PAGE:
Once upon a time, somewhere between the filming of Circle of Friends and its release, Minnie Driver filled in for Doon MacKichan on Steve Coogan’s spoof chat show, Knowing Me, Knowing You (with Alan Partridge). She played ‘Daniella Forest’, a flirty sexpert with huge hair and a secret past… well, maybe not so secret if Alan had actually bothered to read the autobiography she was there to promote! But Alan is, as Alan does. Driver had previously filmed some material for The Day Today, the news pastiche that first put Partridge on the TV map, but her skits were only used in the mini-cast trailers, rather than in the main show itself. Of course, Coogan has done a few Hollywood flicks himself now, so it doesn’t seem too strange to see them on screen together… and KMKY writer/producer Armando Iannucci’s In the Loop made quite a splash on both sides of the Atlantic, so perhaps their paths will cross again someday…?
There were a couple of other familiar faces who have gone on to greater fame, among the usual suspects (who are, of course, fantastically talented players in their own right)… Alan Ford, of Snatch and Exorcist: The Beginning fame appears as a scary boxing promoter… John Thomson, of Fast Show and Cold Feet fame, appears as both a twitchy naval officer and an inept children’s entertainer… and Sean Gilder, of Shameless fame, appears as the bereaved son of one of Alan’s namesakes.
Re-watching the series after all these years, I think it holds up pretty well. The clothes and hair look a bit dated, but most of the comedy comes from the performances, rather than any particular cultural references… indeed most of Alan’s cultural references were already hopelessly dated when the show aired. That said, Abba are probably more popular now than they were in the early 90s, thanks to the all-conquering Mamma Mia!, so Alan comes dangerously close to appearing “cool” at times. His unnatural obsession with saying his own name over and over again like a mantra, will never stop being funny… nor will his alternately lecherous, offhand and aggressive attitude towards his guests.
The commentaries are quite entertaining too, although the commentators hadn’t seen the show since it aired, so they keep lapsing into silence and then laughing at the jokes. As someone who frequently laughs at his own jokes, I have absolutely no problem with that. Iannucci is as lively and funny as ever… and it’s intriguing to hear him snark (in all seriousness, apparently) about Ricky Gervais stealing Alan’s act for his ‘David Brent’ character. Of course Alan had his own sitcom first, and it was something of a critical success, but it wasn’t a world-wide phenomenon in the same way that The Office was. On balance I definitely prefer I’m Alan Partridge to The Office, but I doubt that endorsement is of much comfort to anyone.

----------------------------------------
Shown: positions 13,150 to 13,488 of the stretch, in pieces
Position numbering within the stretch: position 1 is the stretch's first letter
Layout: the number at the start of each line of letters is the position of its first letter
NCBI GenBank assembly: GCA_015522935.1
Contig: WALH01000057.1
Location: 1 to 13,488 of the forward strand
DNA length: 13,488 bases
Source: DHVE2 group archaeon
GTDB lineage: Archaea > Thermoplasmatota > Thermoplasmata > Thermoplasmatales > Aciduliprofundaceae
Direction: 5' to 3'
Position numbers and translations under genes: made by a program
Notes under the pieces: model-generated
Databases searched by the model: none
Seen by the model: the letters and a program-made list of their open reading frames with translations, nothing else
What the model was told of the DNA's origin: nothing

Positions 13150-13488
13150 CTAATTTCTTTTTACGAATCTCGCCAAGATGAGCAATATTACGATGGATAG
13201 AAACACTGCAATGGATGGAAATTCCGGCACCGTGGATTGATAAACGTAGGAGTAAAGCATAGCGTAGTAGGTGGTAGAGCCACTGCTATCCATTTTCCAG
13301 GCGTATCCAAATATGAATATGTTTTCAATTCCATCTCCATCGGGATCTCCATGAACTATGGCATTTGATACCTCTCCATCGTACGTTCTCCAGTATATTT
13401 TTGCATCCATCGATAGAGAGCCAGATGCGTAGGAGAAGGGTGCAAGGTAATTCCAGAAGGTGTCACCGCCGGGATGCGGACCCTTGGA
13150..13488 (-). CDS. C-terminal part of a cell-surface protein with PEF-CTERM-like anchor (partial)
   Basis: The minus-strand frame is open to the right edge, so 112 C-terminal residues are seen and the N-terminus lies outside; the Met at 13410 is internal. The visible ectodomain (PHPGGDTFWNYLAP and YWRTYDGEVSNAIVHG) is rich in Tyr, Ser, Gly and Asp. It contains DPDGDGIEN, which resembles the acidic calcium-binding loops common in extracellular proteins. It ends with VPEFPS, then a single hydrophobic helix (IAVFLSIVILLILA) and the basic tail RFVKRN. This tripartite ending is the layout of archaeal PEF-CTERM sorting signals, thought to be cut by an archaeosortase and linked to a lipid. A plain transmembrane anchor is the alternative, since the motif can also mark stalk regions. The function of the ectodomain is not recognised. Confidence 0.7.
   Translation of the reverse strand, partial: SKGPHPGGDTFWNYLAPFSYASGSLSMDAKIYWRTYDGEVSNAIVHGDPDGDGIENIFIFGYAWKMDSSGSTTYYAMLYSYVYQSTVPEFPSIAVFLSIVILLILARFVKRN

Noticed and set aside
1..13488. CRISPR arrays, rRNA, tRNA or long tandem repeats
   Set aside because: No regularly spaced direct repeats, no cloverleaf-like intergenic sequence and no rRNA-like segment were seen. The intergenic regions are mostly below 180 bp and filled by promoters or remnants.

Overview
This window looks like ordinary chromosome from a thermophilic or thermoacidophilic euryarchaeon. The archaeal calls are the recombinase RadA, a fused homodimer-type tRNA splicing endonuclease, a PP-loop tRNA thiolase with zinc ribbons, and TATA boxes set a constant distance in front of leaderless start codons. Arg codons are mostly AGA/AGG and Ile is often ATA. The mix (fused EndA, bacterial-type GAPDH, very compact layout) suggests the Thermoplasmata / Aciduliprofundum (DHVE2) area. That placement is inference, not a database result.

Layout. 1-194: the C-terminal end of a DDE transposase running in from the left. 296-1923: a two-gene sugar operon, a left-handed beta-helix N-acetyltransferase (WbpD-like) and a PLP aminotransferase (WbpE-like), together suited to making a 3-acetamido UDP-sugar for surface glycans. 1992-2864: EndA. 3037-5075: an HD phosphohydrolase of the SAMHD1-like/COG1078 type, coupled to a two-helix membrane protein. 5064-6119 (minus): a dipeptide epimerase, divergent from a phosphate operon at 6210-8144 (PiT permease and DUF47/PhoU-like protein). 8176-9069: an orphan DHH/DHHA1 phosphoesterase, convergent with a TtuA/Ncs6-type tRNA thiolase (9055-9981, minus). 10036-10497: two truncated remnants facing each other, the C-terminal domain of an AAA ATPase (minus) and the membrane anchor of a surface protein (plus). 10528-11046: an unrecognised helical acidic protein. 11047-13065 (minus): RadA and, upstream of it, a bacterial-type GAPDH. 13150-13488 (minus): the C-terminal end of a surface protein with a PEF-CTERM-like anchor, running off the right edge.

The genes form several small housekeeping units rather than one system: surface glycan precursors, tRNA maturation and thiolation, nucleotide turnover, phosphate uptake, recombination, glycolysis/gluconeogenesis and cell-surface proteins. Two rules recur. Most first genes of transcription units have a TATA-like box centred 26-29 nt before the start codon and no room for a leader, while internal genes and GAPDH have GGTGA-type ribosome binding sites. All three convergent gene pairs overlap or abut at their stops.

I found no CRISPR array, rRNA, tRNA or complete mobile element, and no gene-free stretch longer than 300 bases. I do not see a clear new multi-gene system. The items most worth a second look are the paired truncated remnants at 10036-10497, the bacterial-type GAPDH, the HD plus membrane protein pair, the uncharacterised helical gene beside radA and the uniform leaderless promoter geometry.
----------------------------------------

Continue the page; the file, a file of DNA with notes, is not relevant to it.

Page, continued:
Weirdly Iannucci is also quite critical of scenes in KMKY that I’ve always remembered very fondly. In the first episode Alan accidentally books a punk band, led by a feisty Scottish “riot grrrl” in a PVC-and-tartan outfit (played by MacKichan), presumably because he only bothered to listen to the first few seconds of their single, which begins with a soft, lilting homage to domestic harmony before kicking into a full-on “bloodbath” of revenge. I understand why Iannucci objects to spending three minutes on a single joke (the inappropriateness of the booking), but as a fan of that sort of music, both then and now, I actually really enjoy the performance… and the chaotic scene afterwards, where the band invade the sofa, makes a nice change from the more static set-up that the interviews usually conformed to. A similar disruption occurs during the Parisian episode, when a troupe of French clowns called “Cirque des Clunes” performs a fantastically lewd and violent mime (choreographed by the multi-talented, multi-lingual David Schneider). Throughout the episode Iannucci asserts that the audience are on Alan’s side, when he sneers at his “pretentious” “intellectual” guests and co-host. I guess that makes me pretentious by association then, because I actually sided with the Frenchies. Maybe I just have a higher tolerance for artistic waffle, since I tend to waffle so much myself? I thought the outfits that the fictional fashion designer ‘Yvonne Boyd’ (Rebecca Front) came up with were pretty good too. I mean, obviously no one would ever wear them in reality, but as artistic statements I thought they were very well conceived and crafted. It must be strange to find, as a writer, that some of your fans enjoy your work in ways you couldn’t have anticipated… in ways that you don’t even agree with, or endorse. Ah well, these things are supposed to be subjective, aren’t they? As long as no one pulls a Mark Chapman, then there’s probably no harm in it.